Saturday, July 13, 2024

Mint Explainer: The factors that have forced India to import milk

A host of factors, such as high cost of feed, inclement weather, a disease outbreak and demand-supply mismatch is pushing India, the world’s largest dairy producer, to consider imports.

According to the animal husbandry and dairy department, India’s milk output grew by 6.3% to 221 million tonnes in 2021-22 but production is estimated to remain stagnant in 2022-23.

Earlier this week, animal husbandry secretary Rajesh Kumar Singh said India will take a call on importing milk products such as butter and ghee after assessing the supply situation. Retail milk prices have been on the boil, increasing by about 15% over the past year.

High prices of milk and cereals is one of the reasons why India’s retail food inflation has remained stubbornly high. In February, retail dairy prices were 9.7% higher year-on-year while cereal prices were a staggering 16.7% higher.

In a way, high cereal prices also contributed to higher dairy prices as grains like maize and wheat are used to make livestock feed.

But high milk prices are a consequence of both immediate and longer-term factors. After the pandemic hit, dairy producers had to deal with falling demand as social ceremonies were postponed and consumption demand from hotels and restaurants nosedived. Farmers responded by slashing herd sizes. So when demand rebounded after lockdown restrictions were eased, supply fell short.

The fragile industry was dealt another blow thanks to the lumpy skin disease outbreak in 2022. Official estimates put the death toll at 1,89,000 cattle.

Also read: How did India, the world’s largest milk producer, end up having to import it?

Almost simultaneously, Russia invaded Ukraine, causing grain and oilseed prices to shoot up. This led to higher prices of animal feed, which comprises over 70% of dairy production costs. The dairy industry, led by the cooperative sector, was able to pass on high production costs to consumers since milk and milk products are essential items.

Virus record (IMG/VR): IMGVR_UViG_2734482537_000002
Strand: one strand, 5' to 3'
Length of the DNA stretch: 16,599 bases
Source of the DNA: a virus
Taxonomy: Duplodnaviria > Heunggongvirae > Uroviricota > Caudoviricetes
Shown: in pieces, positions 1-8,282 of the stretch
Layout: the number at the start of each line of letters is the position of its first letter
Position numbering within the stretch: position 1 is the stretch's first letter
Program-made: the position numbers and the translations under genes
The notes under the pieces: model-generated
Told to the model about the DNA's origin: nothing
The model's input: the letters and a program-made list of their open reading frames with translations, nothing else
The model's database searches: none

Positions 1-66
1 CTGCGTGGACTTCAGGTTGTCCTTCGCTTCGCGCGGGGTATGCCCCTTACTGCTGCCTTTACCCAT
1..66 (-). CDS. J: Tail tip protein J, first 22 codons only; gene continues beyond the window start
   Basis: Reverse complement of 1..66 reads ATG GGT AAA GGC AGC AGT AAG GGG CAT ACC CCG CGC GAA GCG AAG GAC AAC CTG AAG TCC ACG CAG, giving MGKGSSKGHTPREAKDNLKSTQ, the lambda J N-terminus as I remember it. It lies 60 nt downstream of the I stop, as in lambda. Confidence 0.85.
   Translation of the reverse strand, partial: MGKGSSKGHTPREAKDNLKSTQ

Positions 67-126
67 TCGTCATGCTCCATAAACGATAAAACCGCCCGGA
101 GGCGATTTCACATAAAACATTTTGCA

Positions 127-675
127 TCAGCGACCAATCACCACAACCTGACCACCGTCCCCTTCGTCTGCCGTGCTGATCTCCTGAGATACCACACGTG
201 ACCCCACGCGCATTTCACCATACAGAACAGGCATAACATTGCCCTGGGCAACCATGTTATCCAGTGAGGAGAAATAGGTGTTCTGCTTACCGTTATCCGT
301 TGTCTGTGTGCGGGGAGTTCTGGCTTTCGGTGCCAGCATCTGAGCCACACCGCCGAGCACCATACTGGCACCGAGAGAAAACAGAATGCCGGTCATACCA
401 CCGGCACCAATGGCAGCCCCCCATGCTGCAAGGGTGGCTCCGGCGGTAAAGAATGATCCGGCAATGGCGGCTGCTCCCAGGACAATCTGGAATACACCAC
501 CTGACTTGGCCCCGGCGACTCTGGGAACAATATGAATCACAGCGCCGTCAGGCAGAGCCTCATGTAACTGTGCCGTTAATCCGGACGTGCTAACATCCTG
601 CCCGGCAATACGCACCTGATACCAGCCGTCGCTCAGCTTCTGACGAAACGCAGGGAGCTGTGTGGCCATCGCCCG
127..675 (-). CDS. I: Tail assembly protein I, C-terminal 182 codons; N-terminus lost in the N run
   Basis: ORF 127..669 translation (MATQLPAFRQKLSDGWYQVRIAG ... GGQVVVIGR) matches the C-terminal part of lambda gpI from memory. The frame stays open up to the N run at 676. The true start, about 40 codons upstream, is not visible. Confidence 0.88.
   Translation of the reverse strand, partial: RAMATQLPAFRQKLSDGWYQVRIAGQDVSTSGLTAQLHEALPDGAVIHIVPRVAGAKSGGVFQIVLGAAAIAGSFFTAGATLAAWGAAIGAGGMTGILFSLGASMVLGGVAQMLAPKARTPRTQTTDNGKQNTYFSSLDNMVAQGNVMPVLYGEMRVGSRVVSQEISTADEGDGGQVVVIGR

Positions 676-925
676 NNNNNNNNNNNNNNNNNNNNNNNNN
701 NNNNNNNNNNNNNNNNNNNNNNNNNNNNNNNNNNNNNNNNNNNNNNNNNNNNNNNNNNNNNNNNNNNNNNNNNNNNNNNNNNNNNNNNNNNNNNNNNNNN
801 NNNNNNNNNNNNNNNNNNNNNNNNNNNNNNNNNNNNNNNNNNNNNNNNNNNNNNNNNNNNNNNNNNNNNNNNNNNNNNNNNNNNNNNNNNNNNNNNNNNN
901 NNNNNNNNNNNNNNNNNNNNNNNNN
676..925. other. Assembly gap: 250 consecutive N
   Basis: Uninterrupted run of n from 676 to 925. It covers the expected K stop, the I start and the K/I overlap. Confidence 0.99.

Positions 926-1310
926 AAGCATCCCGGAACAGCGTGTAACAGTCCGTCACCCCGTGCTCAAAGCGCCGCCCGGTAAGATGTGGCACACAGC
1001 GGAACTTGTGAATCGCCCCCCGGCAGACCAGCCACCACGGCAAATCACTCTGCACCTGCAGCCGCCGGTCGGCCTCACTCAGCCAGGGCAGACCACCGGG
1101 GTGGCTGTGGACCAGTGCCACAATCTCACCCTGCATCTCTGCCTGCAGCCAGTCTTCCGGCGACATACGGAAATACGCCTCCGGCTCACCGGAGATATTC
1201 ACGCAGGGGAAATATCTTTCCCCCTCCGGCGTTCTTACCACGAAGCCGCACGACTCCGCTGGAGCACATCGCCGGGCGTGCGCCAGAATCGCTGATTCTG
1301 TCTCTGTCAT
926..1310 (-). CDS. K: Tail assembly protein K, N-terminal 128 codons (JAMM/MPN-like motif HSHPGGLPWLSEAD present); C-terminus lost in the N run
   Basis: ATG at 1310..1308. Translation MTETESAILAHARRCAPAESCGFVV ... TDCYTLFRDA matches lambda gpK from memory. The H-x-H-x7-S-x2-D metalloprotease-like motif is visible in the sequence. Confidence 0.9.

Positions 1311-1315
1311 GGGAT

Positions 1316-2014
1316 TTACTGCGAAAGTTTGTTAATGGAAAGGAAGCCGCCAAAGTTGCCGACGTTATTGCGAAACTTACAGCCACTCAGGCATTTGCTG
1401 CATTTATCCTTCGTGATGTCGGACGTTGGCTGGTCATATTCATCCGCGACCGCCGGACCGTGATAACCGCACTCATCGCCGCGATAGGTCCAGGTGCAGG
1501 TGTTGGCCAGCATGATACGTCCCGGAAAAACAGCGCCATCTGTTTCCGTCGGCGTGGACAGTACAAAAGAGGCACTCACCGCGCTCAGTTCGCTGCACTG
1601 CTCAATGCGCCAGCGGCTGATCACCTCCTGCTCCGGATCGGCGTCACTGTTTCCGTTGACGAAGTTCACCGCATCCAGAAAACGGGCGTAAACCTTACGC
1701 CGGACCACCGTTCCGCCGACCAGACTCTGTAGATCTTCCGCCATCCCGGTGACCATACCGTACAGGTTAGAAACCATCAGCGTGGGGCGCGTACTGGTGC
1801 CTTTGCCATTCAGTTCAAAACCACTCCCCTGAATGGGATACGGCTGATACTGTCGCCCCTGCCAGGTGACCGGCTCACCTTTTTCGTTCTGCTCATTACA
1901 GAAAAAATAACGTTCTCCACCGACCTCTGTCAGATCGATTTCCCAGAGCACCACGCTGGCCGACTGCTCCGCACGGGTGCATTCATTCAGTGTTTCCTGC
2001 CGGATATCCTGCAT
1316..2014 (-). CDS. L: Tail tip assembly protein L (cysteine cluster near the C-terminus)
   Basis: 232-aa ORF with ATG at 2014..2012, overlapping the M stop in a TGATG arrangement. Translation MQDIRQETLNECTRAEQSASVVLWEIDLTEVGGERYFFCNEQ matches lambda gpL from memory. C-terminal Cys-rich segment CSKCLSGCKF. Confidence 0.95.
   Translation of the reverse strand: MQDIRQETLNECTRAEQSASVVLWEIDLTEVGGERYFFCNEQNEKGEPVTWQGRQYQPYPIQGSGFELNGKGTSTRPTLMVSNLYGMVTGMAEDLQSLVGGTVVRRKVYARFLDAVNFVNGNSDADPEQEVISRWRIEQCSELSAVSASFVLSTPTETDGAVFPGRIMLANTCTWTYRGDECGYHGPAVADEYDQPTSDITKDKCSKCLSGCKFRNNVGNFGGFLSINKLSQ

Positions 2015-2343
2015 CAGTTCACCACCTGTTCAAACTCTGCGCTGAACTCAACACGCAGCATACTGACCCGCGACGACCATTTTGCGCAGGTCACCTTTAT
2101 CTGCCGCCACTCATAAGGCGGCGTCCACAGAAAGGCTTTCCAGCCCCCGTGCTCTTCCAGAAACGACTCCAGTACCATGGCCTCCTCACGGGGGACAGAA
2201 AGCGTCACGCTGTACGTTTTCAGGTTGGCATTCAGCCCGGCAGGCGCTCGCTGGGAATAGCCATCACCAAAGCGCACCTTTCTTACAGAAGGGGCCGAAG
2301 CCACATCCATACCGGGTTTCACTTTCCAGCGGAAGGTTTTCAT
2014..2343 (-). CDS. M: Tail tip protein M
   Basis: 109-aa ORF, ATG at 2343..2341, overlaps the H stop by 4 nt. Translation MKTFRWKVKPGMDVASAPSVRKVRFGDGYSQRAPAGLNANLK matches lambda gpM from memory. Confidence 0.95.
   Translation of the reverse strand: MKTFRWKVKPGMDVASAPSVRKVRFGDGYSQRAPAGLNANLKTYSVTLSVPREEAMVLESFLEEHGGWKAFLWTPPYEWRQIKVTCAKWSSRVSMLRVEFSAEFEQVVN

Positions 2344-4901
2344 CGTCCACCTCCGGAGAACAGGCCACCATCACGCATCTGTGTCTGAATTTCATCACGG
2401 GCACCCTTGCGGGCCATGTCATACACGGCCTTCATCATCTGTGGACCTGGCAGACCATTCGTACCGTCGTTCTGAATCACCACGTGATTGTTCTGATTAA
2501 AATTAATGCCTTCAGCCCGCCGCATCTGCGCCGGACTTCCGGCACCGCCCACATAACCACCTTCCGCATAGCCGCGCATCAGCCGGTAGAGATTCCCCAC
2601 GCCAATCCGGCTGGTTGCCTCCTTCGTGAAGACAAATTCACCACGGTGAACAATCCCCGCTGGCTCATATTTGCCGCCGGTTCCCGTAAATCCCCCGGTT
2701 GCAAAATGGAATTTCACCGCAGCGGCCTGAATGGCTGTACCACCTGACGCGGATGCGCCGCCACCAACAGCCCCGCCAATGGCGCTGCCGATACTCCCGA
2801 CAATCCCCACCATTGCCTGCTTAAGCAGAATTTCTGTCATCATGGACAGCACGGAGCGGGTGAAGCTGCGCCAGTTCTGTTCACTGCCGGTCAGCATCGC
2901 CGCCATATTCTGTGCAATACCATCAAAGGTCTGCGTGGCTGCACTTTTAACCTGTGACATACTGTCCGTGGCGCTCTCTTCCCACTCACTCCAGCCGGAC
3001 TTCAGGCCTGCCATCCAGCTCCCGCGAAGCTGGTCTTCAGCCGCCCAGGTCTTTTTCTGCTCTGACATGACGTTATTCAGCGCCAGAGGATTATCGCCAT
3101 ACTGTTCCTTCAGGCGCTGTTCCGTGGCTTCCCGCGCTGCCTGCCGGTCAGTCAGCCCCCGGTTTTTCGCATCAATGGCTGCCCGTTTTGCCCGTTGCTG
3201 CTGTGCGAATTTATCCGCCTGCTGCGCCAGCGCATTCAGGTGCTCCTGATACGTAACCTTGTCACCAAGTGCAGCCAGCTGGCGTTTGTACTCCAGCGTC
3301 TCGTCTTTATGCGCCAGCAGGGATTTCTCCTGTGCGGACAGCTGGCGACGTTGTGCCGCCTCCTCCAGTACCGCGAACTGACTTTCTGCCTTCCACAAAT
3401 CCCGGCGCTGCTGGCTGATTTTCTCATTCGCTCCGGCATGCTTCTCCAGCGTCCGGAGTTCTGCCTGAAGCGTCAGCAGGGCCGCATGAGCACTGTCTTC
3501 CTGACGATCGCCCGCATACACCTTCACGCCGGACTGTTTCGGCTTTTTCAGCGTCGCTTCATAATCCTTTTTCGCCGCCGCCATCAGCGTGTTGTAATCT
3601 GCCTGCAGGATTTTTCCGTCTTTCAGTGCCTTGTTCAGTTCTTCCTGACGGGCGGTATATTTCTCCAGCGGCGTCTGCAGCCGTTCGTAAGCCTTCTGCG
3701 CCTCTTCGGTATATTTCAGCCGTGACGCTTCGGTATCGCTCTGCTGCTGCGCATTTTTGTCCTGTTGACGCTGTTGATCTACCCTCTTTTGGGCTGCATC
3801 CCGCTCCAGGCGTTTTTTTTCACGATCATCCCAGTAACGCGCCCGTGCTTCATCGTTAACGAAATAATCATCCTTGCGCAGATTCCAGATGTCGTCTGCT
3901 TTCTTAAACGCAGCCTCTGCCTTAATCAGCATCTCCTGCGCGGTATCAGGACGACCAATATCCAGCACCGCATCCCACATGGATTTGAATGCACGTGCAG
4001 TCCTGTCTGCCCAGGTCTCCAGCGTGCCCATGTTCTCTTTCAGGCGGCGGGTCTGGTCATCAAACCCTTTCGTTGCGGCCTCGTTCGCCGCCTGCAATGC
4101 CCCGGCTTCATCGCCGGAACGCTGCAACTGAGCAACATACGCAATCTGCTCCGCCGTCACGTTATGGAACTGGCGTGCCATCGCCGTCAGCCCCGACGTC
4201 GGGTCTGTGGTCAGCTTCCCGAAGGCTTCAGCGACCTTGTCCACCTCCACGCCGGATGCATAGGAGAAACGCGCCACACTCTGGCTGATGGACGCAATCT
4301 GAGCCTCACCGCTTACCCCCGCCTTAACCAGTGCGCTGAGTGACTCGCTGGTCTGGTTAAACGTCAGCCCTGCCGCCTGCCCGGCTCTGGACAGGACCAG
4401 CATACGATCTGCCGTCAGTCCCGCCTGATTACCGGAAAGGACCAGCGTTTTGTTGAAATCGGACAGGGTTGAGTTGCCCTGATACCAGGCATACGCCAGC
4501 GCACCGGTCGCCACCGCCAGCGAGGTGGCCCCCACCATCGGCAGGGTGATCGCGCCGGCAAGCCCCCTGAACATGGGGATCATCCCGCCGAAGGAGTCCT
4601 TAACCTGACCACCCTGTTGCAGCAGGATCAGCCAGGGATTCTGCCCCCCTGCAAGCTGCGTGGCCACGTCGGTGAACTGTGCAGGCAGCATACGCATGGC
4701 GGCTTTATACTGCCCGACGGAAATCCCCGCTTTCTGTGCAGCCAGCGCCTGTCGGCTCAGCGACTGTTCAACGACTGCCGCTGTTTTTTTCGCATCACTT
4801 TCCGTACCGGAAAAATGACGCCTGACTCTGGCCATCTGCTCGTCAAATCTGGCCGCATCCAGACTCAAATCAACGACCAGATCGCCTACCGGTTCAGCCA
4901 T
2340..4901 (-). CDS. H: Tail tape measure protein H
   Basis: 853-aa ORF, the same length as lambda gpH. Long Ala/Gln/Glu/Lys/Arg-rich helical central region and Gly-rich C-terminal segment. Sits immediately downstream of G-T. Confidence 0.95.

The result? While production in 2022-23 is estimated to be stagnant, demand rose by 7-8%, pushing retail prices higher.

Another factor, which is cited less often, is the impact of rising temperatures on cattle productivity. Last year saw summer temperatures breach old records and this year is expected to be no different. Dairy animals usually produce less milk during summer and more during the winter. However, there is almost no discussion on how to deal with the impact of rising temperatures on milk yields.

Another long-term factor is low productivity. India is the largest producer of milk in the world but cattle milk yields are 60% of China’s and less than a fifth of the United States’s.

Farmers in India have also been replacing cows with buffaloes since the former is not allowed to be slaughtered due to legal restrictions and religious beliefs. This means farmers lose out on the end-of-life value for a spent animal, which could otherwise fetch them between 10,000 to 15,000 per animal. That money is usually reinvested to replenish herds.

The crackdown on livestock trade and transport — both for dairy and meat — is also a likely factor why farmers may be losing interest in rearing cattle.

As a result of these short- and long-term factors, it’s no surprise that Indian consumers will have to depend on periodic imports of skimmed milk powder to tide over demand-supply imbalances. Poor households will have to forgo tea in their milk and slash their daily consumption.

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